Before we get started today I want to take a moment and wish a HAPPY BIRTHDAY to my DAD, who turns 73 years old today!
Pop is my #1 fan of this newsletter and has read every edition start to finish since I launched in Jan 2021. Although he's never sold a product online in his life and had little reason to keep up with e-commerce news, he's never missed reading an edition, and usually hits reply and shares supportive words after each one — words which have gone a long way in motivating me to continue growing Shopifreaks, especially in the early days when I had very few subscribers.
However I say that after 2+ years of keeping up with e-commerce news — he might just be an expert now too! Happy birthday, Pop! Love you!
This is a JAM PACKED edition with several headline stories.
This week I've got several big Amazon updates for you including new features to their Buy with Prime, updated visual search features, AR tools, and more.
I also cover TikTok officially launching their Shop, Flexport making a strategic pivot, and Affirm raising their rates. Plus a new contender in the world of online grocery delivery.
All this and more in this week's 139th Edition of Shopifreaks. Thanks for subscribing and sharing!
Stat of the Week 📈
The Twitter alternative, Bluesky, hit one million users. Although Bluesky surpassed 1 million installs in July, it hadn't actually hit the 1 million users mark until now because more people had downloaded the app than actually had invite codes to sign up at the time. — According to TechCrunch
1. Buy with Prime Updates
Amazon debuted new features for its Buy with Prime service at its annual seller conference last week including:
#1 Buy with Prime Cart – Customers can now buy multiple items at once, like a traditional online cart. Previously, buyers could only purchase one item at a time, such as with a Buy Now button.
It's funny that this “update” is making headline news. It's such a basic feature, and Buy with Prime never should have launched without it. Not having the ability for customers to purchase multiple items at once was one of the biggest complaints by merchants who've gotten started with Buy with Prime so far. We're certainly glad to have it now though!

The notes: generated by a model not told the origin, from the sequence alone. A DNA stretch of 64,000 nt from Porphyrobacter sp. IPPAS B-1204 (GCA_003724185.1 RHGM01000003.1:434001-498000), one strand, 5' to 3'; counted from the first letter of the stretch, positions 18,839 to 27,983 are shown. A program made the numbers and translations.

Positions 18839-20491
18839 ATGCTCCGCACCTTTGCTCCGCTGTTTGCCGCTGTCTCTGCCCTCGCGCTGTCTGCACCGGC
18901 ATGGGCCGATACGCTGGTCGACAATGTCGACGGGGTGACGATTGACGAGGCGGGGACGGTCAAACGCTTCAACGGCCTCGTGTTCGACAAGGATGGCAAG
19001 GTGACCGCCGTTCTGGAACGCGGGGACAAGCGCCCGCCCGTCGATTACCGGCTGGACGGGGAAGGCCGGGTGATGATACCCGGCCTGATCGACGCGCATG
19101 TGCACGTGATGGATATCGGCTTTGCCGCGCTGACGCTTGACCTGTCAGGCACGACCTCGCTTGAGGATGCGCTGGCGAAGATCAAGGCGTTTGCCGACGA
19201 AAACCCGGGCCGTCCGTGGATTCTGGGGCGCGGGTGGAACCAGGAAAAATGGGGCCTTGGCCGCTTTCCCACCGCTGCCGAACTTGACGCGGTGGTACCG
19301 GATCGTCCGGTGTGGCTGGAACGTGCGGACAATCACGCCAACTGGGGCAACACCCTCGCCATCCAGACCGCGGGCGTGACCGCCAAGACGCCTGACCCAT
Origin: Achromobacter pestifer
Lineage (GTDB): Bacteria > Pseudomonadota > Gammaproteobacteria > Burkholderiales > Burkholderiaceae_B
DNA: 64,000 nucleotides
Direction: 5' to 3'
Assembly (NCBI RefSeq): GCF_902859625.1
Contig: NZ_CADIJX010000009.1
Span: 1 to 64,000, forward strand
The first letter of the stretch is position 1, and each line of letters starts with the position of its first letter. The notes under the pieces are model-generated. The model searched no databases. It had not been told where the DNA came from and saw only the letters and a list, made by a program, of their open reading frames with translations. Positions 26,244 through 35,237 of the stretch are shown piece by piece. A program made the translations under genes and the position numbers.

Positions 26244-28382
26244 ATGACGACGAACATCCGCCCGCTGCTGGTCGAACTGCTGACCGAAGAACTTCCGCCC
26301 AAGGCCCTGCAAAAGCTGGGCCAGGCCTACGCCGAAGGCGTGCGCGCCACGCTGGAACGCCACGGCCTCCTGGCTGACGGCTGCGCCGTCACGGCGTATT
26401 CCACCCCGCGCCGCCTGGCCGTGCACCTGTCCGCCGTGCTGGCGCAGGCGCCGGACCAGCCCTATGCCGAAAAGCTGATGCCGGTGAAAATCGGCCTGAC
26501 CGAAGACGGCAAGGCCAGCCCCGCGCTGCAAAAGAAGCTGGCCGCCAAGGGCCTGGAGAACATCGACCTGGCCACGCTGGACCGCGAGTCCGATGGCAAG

#2 Buy with Prime Assist – allows sellers to offer Amazon customer support for no additional charge. Customers can access a chat feature with Amazon customer service reps who can answer questions about shipping, current orders, and returns.
What happens when the customer inevitably uses the chat to ask questions about product features, specs, or discounts?
Amazon's FAQ says that their customer service rep will direct any questions about the brand that they can't answer to the website's customer service email.
Don't customers expect more from live chat though than to be passed off to an e-mail address?
It's silly to think that a customer will see the live chat and exclusively use it to ask questions about shipping and returns — two pieces of info that should be prevalent on the website and product pages anyway. I'm wondering if the Assist chat feature will add more friction than benefit to the customer journey. Customers will blame the brand if they can't get their answers from the Amazon customer service rep.
Plus, answering questions about shipping, existing orders, and returns feels like three things my existing chat bot could handle without Amazon if they'd open up the data. Perhaps that's on the radar.
#3 Reviews from Amazon – displays a product's Amazon reviews on the product page of a merchant's e-commerce website. Shoppers can control how they filter reviews between Top Reviews and Most Recent, as well as view total rating counts, individual written reviews, verified purchases, and review dates.
This feature is amazing, especially for Amazon sellers who are just starting their DTC journey, who might have hundreds or thousands of reviews for their products on Amazon.com, but are starting with a clean slate on their own website. Now those merchants can leverage their product and seller reputation from Amazon on their own site. I used to have to think of creative ways to do that.
The caveat is that currently the Reviews from Amazon feature is meant to supplement a brand's product page — NOT serve as its primary product review system. For example, customers cannot leave new reviews via the feature, it only works on the products that are offered through Buy with Prime, and the reviews are owned by Amazon, so they aren't submittable to Google Merchant Center, nor do they show up in your product page schema markup as structured review snippets. (In other words, they won't help your Google SERPs.)
Customers can see your product's Amazon reviews to help them decide whether to make a purchase, but will have to leave a review through your site's native review platform.
Buy with Prime is on a roll lately.
Two weeks ago I reported that Amazon and Shopify released a Buy with Prime app for merchants, after a year of much debate about if / when / how Shopify would allow the service, as it competes with their native checkout and payment process. However with Shopify unloading Deliverr to Flexport earlier this year, and with Amazon willing to let Shopify have a piece of the checkout, it was a no-brainer for both companies.
2. Amazon's new seller, search, & logistics features
The seller conference wasn't just about Buy with Prime though. Amazon also unveiled new seller, search, and logistics features. Here's a recap of what's new:
#1) Visual Search w/ Text – Amazon now lets you add text to your visual search queries to help you narrow your search results. For example, if you're looking to order a replacement part for your dishwasher, you can snap a photo of the part and type the brand name of the appliance like “Frigidaire” to narrow the results. This is similar to Google's multi-search feature.
#2) View in Your Room – a feature that lets you see exactly how furniture, home decor, or appliances will look in your space. Previously it worked with furniture and home decor, and now it works with small appliances like lamps and toaster ovens.